Can you comment on the primary catalysts behind your book and your decision to take a deep dive into the subject of honesty?
because I was starting to feel powerless in a world of lies. At the same time, I was having a slow realization that perhaps I was part of the problem—that I wasn’t always being as honest as I could be. Where I saw this most was in my marriage and in my relationship with my kids. But once I started paying attention to honesty in every area of my life, I saw that I had been living on autopilot for a while—“hoping” I was an honest person and valuing honesty greatly, but not truly focusing on it or forcing myself to ask the hard questions. The election of Donald Trump certainly brought much of this to the forefront, but it wasn’t all about the political situation. Things were happening in my personal life, too. It all seemed to come to a head around the same time, which is when I started keeping my honesty journal. That simple action—just writing down my choices about honesty—helped me start to see my own patterns around honesty and lying. If I was struggling with honesty and lying, I figured lots of other people were, too. I wrote the book as a way to work through my own relationship with honesty, using my personal experience as a lens to explore a concept that really needed to be explored in the world today.
What was the most surprising thing you learned about honesty in writing the book?
Some of the most intriguing research is in the area of pro-social lying. We hold fast to the idea that deception is always bad, but there is a body of brilliant research trying to complicate that idea. Intuitively, we know not all deception is bad, but we still talk about it as bad, which makes us not really want to engage with it. But you learn so much about yourself by noticing the reasons why you tell lies of kindness, like whether they are driven by empathy, or fear of standing in an uncomfortable space, or even compassion. There is a lot of interesting work being done around the idea of how our institutions could talk differently about honesty and deception—how doctors talk to patients or how managers talk to workers under them, for example..
I also came to learn that noticing your honesty is a practice, similar to mindful breathing. You have to give energy to it and stay focused on it. We think it should just be this natural thing that decent human beings are able to do. Be honest! But in fact, it IS work, because the modern world and our lives are so distracting and full of opportunities to speak and share while only barely noticing what we’re saying. It’s easier to live with only a half-awareness. I learned that every time I find myself judging someone else for being deceptive, I should take a beat. I’m not saying I ignore their deception. We absolutely have to call people out and protest and vote and arrest and do all of those civic and legal things. But we need to turn that mirror inward, too. That’s a piece of the puzzle that it’s too easy to forget, especially as there are more opportunities to spot others’ deception.
Similarly, can you identify one or two things you learned about the process of writing and publishing? Any significant surprises?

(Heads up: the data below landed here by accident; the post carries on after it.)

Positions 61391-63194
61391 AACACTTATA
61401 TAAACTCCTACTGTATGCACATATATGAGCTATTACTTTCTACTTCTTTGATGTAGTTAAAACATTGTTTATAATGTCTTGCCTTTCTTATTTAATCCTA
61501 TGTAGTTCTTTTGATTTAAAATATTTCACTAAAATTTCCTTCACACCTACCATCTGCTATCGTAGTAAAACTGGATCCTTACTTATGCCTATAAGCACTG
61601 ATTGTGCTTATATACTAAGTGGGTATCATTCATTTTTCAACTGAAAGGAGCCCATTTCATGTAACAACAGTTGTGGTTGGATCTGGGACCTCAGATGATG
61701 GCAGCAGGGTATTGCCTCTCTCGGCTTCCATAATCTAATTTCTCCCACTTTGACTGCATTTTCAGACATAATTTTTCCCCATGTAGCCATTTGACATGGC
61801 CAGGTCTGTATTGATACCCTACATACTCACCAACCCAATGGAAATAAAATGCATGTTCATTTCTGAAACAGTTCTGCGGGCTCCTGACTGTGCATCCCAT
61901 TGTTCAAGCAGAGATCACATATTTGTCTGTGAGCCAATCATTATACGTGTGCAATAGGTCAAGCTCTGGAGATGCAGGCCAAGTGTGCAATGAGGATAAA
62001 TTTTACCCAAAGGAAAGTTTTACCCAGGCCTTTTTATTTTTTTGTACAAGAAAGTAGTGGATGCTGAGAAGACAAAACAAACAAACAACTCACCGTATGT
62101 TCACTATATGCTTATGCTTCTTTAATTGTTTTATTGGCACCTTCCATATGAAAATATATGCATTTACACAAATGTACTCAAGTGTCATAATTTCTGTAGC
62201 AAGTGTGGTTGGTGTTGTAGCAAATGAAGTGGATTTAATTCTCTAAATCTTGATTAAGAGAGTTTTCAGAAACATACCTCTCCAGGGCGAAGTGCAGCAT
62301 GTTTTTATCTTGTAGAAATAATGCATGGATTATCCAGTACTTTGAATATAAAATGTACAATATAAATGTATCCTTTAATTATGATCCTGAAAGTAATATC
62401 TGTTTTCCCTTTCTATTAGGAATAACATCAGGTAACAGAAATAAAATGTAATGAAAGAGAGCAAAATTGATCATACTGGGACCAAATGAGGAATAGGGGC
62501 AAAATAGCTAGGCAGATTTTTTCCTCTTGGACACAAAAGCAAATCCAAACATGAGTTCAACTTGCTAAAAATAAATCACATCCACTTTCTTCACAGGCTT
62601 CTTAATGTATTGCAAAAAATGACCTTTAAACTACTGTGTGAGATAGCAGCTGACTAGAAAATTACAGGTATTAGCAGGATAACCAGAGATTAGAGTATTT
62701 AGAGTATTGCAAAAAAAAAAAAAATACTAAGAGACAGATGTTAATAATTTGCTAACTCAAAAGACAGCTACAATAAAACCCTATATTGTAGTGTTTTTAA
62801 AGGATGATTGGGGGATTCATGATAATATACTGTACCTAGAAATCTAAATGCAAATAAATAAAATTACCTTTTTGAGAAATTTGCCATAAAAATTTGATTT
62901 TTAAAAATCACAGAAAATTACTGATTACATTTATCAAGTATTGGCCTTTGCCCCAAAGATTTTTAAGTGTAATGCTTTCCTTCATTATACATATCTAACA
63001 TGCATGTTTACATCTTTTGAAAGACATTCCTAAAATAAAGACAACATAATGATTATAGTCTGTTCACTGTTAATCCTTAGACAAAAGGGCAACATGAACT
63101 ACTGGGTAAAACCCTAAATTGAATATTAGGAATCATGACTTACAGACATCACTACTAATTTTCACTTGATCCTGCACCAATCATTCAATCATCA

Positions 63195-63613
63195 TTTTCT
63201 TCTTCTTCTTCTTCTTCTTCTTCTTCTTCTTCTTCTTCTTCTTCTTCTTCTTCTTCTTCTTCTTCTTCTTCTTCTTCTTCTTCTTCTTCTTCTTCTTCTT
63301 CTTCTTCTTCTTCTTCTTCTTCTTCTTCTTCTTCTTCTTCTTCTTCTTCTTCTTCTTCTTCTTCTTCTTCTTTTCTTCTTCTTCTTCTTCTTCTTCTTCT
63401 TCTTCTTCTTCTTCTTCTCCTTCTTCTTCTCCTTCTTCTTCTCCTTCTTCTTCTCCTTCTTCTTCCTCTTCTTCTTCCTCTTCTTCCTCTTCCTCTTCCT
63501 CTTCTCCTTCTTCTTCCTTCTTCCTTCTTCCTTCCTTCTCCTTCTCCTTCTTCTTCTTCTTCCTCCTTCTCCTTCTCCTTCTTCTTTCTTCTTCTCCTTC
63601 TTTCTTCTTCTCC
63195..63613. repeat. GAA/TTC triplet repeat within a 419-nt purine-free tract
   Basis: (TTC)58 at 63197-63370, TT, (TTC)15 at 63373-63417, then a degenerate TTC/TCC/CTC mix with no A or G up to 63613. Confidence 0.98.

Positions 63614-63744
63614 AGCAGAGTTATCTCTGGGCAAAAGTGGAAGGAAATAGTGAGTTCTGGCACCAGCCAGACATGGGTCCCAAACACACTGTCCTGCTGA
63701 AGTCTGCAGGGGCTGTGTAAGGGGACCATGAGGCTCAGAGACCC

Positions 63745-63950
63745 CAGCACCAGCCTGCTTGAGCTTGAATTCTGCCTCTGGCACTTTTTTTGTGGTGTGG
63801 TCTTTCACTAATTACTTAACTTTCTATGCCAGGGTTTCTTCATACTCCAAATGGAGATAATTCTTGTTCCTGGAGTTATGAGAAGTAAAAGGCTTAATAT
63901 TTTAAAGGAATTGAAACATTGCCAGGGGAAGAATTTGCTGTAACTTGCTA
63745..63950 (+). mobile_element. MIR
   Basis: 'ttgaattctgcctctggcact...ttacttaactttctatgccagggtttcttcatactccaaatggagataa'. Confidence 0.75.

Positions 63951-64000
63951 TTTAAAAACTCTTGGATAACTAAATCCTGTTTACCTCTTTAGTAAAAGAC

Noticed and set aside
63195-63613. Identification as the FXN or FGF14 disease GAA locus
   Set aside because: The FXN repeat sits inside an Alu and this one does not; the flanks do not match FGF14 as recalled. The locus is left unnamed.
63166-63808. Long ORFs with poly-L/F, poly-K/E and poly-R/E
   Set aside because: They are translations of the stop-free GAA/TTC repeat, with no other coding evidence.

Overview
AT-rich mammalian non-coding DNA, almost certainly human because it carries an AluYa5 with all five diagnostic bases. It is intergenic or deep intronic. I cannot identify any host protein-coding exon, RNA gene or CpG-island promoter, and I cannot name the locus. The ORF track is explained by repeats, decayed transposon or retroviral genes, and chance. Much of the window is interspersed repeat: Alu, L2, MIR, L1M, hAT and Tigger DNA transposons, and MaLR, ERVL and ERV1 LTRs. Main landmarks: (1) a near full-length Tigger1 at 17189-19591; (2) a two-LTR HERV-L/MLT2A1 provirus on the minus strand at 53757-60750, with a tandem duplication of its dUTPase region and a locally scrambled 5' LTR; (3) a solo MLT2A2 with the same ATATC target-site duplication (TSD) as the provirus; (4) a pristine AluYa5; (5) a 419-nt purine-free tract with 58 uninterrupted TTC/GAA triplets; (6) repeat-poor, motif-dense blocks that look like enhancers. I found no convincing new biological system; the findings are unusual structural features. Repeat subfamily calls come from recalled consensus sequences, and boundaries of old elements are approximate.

Would I Lie to You? isn’t my first book—I have two others about sewing—so I was familiar with the general process of writing and selling a proposal, and then working with an editor through the stages of a manuscript. There weren’t many surprises from that standpoint. But I did learn something key about myself.
I loved writing my first book in 2010, Sew Retro, because it was this weird little idea to write about the history of women and sewing and then to match each decade with vintage-inspired projects. It grew from my interest in the history of the domestic, especially in nineteenth century and early twentieth century America. I knew the important role that sewing had played in women’s lives, but I also understood how it pigeonholed them. I was super passionate about the project and even though the advance was small and it was a ton of work, I LOVED it. I was inspired and motivated to work on it. I actually wound up making good money in royalties and special sales from it, so it worked out.
My second book was a brand collaboration with Spoonflower (a site that lets you design and print your own fabric). I worked with wonderful people, but I just wasn’t passionate about it. It felt like drudgery trying to get through that project. It was a two-book deal, but I backed out of the second book. The “official” deal was between the brand and the publisher, so my not being involved didn’t hinder anything—they found someone else who was passionate about the project.
So I knew that if I was going to write another book, it had to be something I was passionate about. Something that felt right in that place where things either feel right or “meh.” Working on Would I Lie to You? reiterated how much I love writing books, when it’s the right book. With this book, I definitely found my passion—and it was a reminder that for a book-length project to work for me, it’s got to be something I really, really care about.
Can you describe your writing routine, if you have one? For instance, do you write at a set time/place each day? Have to listen to certain music?